HD audio and frequency response of Amplifiers


New member
Aug 10, 2019
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I don't know whether I'm misunderstanding what these numbers mean but something doesn't make sense. The majority of high resolution audio is either 96 kHz or 192 kHz. The top end frequencies of most popular amplifiers seems to be 50 kHz - 70 kHz with one or two designed to 100 kHz. Most loudspeakers seem to have top frequencies in the region of 25 kHz - 30 kHz. Surely this means that buying 192 kHz tracks over 96 kHz track is pointless as the vast majority of equipment couldn't handle those frequencies anyway?

Yes and I realise that human hearing is only usually up to 20 something kHz at best (I can guarantee that someone will still mention this)!


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Jan 15, 2009
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It's nothing to do with audible frequencies, it's the sampling rate of the digital file/signal. Standard red book CD standard (44.1KHz) chops every second of audio into 44,100 chunks. 96KHz or 192KHz just splits every second into more chunks. ;)

Dan Turner

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Jul 9, 2007
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Yes the sample rate dictates the highest frequency that can be captured in the recording, but a higher sampling rate captures samples of the original analogue signal more often, therefore giving higher resolution.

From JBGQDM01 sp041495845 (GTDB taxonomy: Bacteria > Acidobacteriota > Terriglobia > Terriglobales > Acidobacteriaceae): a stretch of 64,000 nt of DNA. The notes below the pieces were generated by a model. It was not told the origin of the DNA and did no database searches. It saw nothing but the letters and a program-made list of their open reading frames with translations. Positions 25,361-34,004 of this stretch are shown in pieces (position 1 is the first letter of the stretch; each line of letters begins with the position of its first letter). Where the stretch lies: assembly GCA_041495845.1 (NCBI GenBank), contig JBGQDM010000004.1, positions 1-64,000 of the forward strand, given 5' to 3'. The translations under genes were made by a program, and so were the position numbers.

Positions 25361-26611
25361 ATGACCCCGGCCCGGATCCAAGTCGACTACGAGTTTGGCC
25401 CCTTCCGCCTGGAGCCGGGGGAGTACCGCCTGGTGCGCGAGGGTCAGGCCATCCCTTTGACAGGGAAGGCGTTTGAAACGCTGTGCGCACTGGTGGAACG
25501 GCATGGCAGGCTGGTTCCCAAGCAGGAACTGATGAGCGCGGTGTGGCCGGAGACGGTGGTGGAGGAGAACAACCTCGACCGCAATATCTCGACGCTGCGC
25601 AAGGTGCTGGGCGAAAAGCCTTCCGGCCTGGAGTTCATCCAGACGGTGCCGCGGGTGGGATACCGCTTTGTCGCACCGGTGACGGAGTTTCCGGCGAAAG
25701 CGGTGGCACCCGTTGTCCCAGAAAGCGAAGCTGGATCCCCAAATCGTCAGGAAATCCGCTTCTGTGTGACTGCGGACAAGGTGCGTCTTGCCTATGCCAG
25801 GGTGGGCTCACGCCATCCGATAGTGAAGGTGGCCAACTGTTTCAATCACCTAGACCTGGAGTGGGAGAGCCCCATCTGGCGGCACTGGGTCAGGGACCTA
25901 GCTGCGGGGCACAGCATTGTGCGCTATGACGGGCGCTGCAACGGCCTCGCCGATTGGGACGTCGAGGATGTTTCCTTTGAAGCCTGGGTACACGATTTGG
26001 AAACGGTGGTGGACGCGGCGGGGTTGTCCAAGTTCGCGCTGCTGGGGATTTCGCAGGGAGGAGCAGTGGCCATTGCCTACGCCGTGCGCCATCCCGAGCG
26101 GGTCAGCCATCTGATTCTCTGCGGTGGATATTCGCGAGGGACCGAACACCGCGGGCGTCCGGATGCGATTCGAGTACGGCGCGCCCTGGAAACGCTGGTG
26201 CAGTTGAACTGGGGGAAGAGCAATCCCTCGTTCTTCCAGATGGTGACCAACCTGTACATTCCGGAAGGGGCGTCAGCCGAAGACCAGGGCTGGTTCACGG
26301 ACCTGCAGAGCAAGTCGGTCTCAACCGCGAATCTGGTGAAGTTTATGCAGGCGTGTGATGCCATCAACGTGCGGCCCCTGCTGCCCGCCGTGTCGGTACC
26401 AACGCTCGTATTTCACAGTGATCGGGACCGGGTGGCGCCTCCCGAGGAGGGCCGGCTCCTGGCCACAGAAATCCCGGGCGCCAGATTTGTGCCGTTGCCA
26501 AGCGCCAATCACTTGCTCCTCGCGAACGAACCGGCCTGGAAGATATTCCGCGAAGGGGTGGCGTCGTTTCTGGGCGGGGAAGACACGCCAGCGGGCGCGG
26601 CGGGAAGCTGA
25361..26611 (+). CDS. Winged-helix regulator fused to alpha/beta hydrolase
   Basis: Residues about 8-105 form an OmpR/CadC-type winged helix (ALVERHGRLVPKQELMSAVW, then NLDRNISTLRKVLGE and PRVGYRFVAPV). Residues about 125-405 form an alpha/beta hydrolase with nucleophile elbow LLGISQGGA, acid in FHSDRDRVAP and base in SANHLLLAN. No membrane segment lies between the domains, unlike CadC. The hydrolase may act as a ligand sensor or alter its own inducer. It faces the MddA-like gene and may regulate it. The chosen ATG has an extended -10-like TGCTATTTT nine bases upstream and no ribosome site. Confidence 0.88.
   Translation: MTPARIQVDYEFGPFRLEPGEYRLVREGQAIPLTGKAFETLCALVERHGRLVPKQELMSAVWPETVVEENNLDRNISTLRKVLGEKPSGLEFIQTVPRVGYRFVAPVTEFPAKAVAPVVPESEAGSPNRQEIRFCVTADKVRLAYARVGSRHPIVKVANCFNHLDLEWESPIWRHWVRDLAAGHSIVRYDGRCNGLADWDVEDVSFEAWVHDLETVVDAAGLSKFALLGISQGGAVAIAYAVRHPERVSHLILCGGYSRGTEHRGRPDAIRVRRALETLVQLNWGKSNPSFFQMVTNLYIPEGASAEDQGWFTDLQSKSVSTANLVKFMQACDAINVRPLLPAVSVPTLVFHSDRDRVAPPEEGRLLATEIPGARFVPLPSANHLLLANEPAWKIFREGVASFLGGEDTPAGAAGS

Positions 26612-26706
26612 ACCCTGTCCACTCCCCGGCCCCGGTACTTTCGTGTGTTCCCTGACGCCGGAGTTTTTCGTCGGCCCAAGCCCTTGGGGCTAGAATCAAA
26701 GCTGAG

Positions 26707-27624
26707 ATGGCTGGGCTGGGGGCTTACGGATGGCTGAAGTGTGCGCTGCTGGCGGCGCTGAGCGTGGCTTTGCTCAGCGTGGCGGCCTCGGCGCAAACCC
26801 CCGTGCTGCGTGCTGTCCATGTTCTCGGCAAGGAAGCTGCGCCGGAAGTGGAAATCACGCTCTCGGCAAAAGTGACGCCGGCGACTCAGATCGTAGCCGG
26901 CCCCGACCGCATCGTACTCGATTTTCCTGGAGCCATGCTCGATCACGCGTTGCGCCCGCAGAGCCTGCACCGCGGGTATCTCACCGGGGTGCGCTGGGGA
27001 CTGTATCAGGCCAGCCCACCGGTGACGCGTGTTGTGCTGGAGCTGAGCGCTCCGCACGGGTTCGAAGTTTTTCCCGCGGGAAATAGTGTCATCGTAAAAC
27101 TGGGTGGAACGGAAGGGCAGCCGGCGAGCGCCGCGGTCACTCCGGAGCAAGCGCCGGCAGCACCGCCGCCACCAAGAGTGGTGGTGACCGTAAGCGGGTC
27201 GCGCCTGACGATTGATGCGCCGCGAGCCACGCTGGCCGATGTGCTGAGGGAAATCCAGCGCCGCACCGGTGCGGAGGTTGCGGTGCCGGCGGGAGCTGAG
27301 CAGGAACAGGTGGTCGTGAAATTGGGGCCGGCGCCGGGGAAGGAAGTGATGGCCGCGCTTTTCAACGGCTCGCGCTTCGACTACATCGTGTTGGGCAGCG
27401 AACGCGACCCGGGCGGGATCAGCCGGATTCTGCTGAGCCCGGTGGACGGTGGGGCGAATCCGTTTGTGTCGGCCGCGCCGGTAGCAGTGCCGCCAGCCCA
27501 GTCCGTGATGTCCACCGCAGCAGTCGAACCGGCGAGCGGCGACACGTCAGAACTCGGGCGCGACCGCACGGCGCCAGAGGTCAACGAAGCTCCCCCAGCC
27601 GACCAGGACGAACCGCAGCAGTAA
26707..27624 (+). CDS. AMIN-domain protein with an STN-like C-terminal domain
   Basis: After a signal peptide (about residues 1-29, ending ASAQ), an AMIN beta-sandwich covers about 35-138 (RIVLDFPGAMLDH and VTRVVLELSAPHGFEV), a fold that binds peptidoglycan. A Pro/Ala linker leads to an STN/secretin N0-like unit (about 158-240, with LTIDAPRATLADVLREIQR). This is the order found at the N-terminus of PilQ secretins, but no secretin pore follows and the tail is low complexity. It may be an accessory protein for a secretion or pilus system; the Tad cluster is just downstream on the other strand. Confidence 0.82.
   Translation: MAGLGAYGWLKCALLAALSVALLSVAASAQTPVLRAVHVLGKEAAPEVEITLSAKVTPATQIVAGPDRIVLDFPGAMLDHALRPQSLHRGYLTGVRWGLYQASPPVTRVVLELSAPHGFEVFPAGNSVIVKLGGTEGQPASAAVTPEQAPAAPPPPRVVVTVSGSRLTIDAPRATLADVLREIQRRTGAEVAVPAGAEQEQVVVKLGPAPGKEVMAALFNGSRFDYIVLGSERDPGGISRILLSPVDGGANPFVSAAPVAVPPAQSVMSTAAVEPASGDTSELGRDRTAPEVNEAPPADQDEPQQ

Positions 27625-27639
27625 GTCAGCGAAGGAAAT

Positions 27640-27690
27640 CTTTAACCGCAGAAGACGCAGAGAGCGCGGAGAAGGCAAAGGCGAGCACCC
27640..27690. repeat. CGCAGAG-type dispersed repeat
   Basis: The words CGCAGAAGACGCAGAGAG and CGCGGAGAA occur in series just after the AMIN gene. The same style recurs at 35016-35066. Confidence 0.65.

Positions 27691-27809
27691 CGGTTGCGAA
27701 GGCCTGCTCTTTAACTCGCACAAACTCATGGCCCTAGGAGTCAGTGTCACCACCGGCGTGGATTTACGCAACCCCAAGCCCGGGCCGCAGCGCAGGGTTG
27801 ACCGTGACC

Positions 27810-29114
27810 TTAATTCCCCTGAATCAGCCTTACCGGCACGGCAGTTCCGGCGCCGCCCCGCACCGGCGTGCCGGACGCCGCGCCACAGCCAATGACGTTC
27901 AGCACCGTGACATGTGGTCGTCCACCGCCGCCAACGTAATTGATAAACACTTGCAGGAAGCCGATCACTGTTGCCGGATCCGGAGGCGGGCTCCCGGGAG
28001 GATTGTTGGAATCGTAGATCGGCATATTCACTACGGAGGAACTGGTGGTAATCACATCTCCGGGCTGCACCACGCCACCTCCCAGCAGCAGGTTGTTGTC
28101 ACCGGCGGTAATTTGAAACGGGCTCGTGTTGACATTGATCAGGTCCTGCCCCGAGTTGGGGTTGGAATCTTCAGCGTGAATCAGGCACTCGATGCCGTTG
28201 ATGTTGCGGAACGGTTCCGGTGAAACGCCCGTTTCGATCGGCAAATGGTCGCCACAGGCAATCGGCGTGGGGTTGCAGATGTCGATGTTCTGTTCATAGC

Well-known member
Sep 29, 2011
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As chebby said the frequency quoted for digital files is the sampling rate (or upsampled rate) and is not the same as the audio content it contains - this will still be in the normal audio freqency range.

Amplifiers and speakers have extended frequency ranges quoted because these upper limits of the frequency band are usually at the -3db points, when the amp or speaker gain starts to roll off significantly. So when listening to audio at the upper limits of audio frequency (20kHz ish), the gain is still within the amp's/speakers normal operating capability.


Did you know that most humans can't hear above 18kHz? :rofl:

We've had this discussion before, and I've given it some more thought. These higher sampling frequencies do offer a wider frequency range but that's a moot point because as you say, speakers and human ears don't respond to higher frequencies. What they do offer though, is a higher phase accuracy in representing high frequencies: in order to accurately represent frequencies near the sampling frequency, their phases have to be synchronized so the peak occurs exactly synchronized to the DAC's clock. That leads to phase smearing of those frequencies.

Whether the above is of any real-life practical concern is up for debate, though. We're talking about frequencies over and above 21kHz with standard sampling, and above 46kHz with higher sampling.


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